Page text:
The rifling pitch is 1:10 and the bore of the barrel is chromed. The upper receiver is of the Flat Top type with Picatinny rail. The barrel is mounted on the upper with a proprietary barrel nut and a classic Delta-ring. The lower has an integrated trigger guard, the firing control group is standard AR-15, and the magazine well is conspicuously flared to allow for fast mag changes.
DPMS LR-G2 LW MOE in detail
But let's get to the features that make DPMS's LR-G2 guns special compared to the manufacturer’s first-generation LR-308 rifles (and most Black Rifles in .308). DPMS decided to completely redesign the action, keeping only the magazine. The design goal was to base the entire platform on the dimensions of the AR-15 platform, specifically the inside diameter of the upper receiver. With this decision, it was necessary to be able to fit in an inside diameter of just 25.36 mm (compared to 30.48 mm of the upper in .308 standard), the barrel extension, entire BCG (with its direct gas system) and the feeding system of the larger round.
DPMS engineers succeed, stretching the action by only 23 mm (upper and lower receiver). The height of the rail on the upper receiver is identical to that of an AR-15, which means that most of the railed, or otherwise KeyMod/MLOK equipped, forends on the market for that platform are perfectly compatible; however, the barrel nut is proprietary. Both receivers are built using 7075-T6 forgings, hard anodized and Teflon coated. In the upper receiver a steel feeding ramp block is added, locked in place using two roll pins, to improve feeding of the large and heavy 7.62x51mm/ .308 Winchester rounds and at the same time avoid damage to the softer aluminum alloy of the upper.
Looking at the internally hard-chromed BCG it’s obvious the level of ingenuity that went into the design, with details such as integrating the gas key in the BCG, and moving the milled notch in the carrier used to open the ejection window door in the rear to make space for the bolt tail; the milled reliefs that corresponds to the feeding lips of the magazine under the BCG are also shallower, to make way for the "standard 308" diameter bolt body, with only the locking lugs brought to a diameter compatible with the smaller barrel extension of the Gen2. The bolt in particular has been redesigned in its entirety, with two ejectors, each equipped with its own spring, and an extractor that uses a wire-free elastomer button, with an operational life estimated at over 100,000 rounds. The seat of the cam pin is keyed to avoid errors in reassembly and reinforce the weakest point of any AR bolt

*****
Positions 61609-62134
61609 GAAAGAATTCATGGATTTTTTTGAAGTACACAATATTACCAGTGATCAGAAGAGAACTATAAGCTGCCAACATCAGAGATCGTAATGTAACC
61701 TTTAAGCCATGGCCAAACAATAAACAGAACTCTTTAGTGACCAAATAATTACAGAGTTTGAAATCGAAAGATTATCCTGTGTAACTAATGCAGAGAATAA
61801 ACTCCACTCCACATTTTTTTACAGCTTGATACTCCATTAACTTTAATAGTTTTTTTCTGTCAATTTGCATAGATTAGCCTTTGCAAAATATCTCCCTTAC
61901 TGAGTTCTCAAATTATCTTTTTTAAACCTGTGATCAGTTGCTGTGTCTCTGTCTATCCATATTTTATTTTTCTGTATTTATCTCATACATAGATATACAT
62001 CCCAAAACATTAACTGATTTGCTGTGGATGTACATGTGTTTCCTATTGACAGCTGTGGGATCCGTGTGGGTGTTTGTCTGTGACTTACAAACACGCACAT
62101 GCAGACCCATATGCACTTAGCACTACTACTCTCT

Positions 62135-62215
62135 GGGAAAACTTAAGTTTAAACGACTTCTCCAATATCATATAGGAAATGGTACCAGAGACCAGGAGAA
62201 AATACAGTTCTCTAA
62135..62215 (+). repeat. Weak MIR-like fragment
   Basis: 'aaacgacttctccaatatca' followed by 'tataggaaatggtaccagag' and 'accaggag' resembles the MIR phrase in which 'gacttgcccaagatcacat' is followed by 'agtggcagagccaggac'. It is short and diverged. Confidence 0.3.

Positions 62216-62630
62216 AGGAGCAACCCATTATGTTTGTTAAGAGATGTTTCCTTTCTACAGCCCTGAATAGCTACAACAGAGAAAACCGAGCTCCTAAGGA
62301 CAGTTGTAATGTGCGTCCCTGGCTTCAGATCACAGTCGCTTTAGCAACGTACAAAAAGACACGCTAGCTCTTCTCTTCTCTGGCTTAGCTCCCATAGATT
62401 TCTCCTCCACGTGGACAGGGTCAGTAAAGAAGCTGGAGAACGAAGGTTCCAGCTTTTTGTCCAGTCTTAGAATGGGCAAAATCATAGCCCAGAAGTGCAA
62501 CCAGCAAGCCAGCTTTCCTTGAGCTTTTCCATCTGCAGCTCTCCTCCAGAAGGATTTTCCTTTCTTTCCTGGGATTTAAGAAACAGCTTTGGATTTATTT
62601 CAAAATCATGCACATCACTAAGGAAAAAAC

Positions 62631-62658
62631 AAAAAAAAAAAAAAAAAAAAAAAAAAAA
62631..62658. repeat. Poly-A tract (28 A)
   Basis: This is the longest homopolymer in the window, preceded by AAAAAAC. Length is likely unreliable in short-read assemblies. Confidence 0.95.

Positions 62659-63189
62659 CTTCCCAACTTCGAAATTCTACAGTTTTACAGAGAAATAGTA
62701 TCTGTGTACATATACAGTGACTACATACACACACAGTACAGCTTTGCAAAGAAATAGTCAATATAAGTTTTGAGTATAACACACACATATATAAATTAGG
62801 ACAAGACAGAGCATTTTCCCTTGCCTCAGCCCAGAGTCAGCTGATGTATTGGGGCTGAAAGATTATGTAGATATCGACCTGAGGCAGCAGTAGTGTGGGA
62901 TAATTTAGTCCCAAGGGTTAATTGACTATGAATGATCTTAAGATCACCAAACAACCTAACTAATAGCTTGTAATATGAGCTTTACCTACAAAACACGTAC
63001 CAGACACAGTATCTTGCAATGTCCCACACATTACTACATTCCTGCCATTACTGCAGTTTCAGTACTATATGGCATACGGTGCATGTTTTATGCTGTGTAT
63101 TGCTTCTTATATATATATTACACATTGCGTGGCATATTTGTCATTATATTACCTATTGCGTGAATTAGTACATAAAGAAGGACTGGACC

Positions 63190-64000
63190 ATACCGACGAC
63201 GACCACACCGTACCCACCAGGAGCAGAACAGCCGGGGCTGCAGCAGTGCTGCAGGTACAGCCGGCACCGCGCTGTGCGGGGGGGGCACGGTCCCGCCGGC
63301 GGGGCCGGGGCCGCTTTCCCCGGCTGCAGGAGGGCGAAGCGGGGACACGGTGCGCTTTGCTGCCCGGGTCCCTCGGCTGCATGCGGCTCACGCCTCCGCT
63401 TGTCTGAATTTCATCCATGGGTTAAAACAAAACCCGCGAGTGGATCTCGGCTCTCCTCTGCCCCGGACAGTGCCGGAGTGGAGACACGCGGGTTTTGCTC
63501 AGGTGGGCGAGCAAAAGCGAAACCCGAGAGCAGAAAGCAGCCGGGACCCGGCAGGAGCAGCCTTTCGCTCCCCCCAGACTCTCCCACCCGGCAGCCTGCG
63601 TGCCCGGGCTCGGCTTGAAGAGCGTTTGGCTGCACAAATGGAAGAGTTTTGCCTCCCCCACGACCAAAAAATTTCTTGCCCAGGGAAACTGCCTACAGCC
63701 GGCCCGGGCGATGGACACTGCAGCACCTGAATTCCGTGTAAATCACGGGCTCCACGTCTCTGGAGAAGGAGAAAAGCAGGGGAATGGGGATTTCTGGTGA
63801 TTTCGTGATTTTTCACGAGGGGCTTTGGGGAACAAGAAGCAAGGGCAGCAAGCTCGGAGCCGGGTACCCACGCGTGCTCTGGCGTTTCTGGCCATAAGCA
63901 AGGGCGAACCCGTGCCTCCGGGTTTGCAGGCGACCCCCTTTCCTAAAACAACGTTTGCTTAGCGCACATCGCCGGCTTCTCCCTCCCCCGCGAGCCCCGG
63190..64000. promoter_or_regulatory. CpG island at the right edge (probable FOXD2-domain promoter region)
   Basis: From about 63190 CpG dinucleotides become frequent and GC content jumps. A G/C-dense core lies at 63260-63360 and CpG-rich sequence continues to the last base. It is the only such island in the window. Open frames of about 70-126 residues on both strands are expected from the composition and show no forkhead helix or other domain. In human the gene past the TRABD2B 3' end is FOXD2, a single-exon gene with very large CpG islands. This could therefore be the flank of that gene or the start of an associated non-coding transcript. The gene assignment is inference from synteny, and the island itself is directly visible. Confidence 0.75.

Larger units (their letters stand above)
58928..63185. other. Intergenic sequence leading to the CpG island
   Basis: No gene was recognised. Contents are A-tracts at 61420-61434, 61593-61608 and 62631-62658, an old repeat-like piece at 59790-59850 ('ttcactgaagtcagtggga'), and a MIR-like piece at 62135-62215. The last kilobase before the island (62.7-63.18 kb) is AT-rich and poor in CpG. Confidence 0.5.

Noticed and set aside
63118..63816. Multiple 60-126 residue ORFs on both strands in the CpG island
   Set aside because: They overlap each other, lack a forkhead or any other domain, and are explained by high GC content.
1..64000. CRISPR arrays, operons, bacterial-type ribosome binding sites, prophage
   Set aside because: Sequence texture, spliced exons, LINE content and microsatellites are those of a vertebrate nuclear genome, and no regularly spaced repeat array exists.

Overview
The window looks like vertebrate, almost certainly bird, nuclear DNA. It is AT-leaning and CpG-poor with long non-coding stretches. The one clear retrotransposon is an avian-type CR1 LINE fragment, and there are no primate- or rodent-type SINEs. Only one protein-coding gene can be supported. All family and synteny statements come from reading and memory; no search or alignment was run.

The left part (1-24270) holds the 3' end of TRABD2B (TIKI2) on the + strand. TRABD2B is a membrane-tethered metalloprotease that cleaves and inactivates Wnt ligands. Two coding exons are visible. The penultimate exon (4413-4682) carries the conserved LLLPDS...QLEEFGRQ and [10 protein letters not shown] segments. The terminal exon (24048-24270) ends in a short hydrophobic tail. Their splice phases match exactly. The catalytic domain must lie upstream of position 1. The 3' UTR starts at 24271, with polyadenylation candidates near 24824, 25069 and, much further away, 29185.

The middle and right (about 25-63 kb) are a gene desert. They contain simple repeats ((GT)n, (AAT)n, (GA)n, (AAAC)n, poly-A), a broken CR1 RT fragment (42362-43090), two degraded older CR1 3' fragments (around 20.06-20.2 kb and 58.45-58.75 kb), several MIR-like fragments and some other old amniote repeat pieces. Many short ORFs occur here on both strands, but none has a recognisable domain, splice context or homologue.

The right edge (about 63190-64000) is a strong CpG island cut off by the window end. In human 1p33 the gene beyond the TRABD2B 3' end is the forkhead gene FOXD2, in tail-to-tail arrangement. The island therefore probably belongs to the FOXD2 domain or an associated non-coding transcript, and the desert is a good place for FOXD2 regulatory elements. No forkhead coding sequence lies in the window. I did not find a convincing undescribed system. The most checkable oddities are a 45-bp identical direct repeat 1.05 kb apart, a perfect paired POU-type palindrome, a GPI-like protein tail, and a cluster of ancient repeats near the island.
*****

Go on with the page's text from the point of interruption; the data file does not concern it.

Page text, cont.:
The barrel has a profile that’s perfectly compatible with those of an AR-15, only the barrel extension and the aforementioned barrel nut are different; of course, being the barrel bored for a .30 caliber, the muzzle is 5/8x24 threaded. Note that the barrel is externally fluted around the chamber: these three relief cuts penetrate the star chamber and in the event of a case head failure, will allow to vent the explosive pressure away from the chamber guiding the flow along the barrel, for greater safety of the shooter and limiting any possible Ka-Boom damage